SADD Hosts Red Ribbon Week


Do you remember proudly wearing a red ribbon growing up in elementary school for Red Ribbon Week? Schools around the nation encourage their students to live a drug-free life and guide them on how to do so. Red Ribbon Week is an annual event which takes place at schools during October 23-31.

Red Ribbon Week, first held in La Mirada and Norwalk, California in 1988, was created by the National Family Partnership (NFP) headed by President and Mrs. Reagan in honor of Special Agent Enriqué “Kiki” Camarena, who was murdered by Mexican drug traffickers. More than 80 million people nationwide participate in Red Ribbon Week, pledging to live a drug-free life and to take a stand to show Americans the consequences of drug use.

Students Against Destructive Decisions (SADD) organizes Red Ribbon Week each year and plans ways to teach students of all ages how to “say no to drugs.”

 “One of the goals for this year’s club is to have a stronger presence in the junior high and elementary schools. This event is a great way for senior high students to serve as role models for the younger students,” says Mrs. Houck. High school students are mentoring younger students to teach them to live drug- free lives.

Baggaley Elementary PTO asked SADD to visit and work with students for Red Ribbon Week. On October 25, an assembly was scheduled for BES students. The group created anti-drug public service announcements for these children, along with posters and skits. These videos show students participating in the arts, athletics, and even academics, and how they can live happy lives without giving into peer pressure. In the skits, SADD members performed a short segment on how to resist peer pressure, and  interacted with the elementary students by having them act with them. “We are doing a skit about how to say no to drugs and alcohol. It’s directed towards the 5th and 6th graders and they’ll have the chance to make decisions themselves about dealing with alcohol,” says junior Emily Yokopenic, a member of SADD.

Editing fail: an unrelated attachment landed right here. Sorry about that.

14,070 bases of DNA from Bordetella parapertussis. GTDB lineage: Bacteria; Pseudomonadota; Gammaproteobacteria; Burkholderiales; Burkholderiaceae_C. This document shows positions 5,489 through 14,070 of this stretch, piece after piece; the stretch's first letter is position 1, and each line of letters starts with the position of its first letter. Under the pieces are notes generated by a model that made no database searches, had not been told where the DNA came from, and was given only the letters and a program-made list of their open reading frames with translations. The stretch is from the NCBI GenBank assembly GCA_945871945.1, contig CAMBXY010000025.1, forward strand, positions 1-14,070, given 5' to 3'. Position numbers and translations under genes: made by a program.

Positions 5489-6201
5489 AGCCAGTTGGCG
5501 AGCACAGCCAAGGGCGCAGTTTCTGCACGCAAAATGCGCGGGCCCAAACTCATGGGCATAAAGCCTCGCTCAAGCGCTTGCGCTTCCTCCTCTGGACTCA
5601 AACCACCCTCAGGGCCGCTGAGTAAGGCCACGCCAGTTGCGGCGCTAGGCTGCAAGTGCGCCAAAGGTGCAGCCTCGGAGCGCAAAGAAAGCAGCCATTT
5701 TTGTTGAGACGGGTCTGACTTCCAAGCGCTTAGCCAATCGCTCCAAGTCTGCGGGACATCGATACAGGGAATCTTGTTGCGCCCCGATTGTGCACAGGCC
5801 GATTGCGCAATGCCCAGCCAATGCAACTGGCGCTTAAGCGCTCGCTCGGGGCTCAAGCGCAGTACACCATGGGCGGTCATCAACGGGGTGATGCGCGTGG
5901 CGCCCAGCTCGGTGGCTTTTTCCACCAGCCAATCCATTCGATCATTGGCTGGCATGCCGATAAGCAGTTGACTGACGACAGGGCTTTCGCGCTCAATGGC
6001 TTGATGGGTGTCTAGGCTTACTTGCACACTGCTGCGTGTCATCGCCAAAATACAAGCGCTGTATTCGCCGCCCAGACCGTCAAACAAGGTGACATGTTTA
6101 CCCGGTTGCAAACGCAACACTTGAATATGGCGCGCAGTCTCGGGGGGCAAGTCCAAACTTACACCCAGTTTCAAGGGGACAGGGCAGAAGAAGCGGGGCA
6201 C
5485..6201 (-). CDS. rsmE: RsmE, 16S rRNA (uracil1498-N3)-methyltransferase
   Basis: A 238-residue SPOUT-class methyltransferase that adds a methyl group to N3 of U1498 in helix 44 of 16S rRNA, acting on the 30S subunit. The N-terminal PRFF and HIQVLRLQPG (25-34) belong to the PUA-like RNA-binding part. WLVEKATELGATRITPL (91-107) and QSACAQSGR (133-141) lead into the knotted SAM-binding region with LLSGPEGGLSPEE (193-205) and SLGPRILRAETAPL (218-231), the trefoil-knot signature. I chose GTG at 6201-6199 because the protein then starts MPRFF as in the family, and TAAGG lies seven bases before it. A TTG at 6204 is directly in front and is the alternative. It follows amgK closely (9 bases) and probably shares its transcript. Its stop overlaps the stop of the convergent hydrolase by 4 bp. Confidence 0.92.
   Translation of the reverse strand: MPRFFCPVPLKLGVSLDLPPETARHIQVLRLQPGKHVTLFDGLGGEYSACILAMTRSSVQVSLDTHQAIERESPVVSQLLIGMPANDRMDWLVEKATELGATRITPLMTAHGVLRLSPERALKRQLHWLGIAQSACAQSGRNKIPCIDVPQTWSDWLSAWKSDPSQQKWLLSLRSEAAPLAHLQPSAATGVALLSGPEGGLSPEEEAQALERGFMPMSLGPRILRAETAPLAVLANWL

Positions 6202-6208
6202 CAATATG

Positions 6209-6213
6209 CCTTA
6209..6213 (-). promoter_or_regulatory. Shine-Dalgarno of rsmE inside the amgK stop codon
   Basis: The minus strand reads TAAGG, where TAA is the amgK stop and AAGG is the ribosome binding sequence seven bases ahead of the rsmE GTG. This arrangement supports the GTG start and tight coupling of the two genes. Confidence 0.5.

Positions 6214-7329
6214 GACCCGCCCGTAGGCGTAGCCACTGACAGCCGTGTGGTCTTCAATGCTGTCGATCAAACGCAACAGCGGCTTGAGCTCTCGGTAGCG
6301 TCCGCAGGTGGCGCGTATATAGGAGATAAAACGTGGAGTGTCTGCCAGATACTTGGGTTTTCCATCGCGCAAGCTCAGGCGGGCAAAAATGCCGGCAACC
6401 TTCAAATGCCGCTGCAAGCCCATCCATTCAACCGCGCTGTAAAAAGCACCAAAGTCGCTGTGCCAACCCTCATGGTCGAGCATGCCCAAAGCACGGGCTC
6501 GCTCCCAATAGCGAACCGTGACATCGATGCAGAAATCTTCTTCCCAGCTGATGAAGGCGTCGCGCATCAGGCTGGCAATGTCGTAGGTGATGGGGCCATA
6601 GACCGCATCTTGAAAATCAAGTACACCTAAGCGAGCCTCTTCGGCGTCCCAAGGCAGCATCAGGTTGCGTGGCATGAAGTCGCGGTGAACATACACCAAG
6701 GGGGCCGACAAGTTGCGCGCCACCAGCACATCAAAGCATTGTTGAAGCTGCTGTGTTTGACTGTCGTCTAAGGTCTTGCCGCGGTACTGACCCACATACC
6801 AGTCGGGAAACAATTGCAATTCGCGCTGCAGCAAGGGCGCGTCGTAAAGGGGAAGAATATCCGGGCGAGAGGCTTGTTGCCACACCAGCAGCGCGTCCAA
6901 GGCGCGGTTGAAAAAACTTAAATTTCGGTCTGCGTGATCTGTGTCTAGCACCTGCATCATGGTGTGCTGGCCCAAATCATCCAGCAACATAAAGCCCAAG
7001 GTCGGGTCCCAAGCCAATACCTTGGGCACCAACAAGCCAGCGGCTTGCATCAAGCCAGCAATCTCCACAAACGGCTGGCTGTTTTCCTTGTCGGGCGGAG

The posters that SADD members are creating that represent their anti-drug may be distributed to all of the elementary schools as well as the junior high school.

Whether in elementary school or junior high, young students look up to high school students and follow in their footsteps. SADD targets these younger students the most in order to show them high school students making the right choices and how they can live drug-free lives.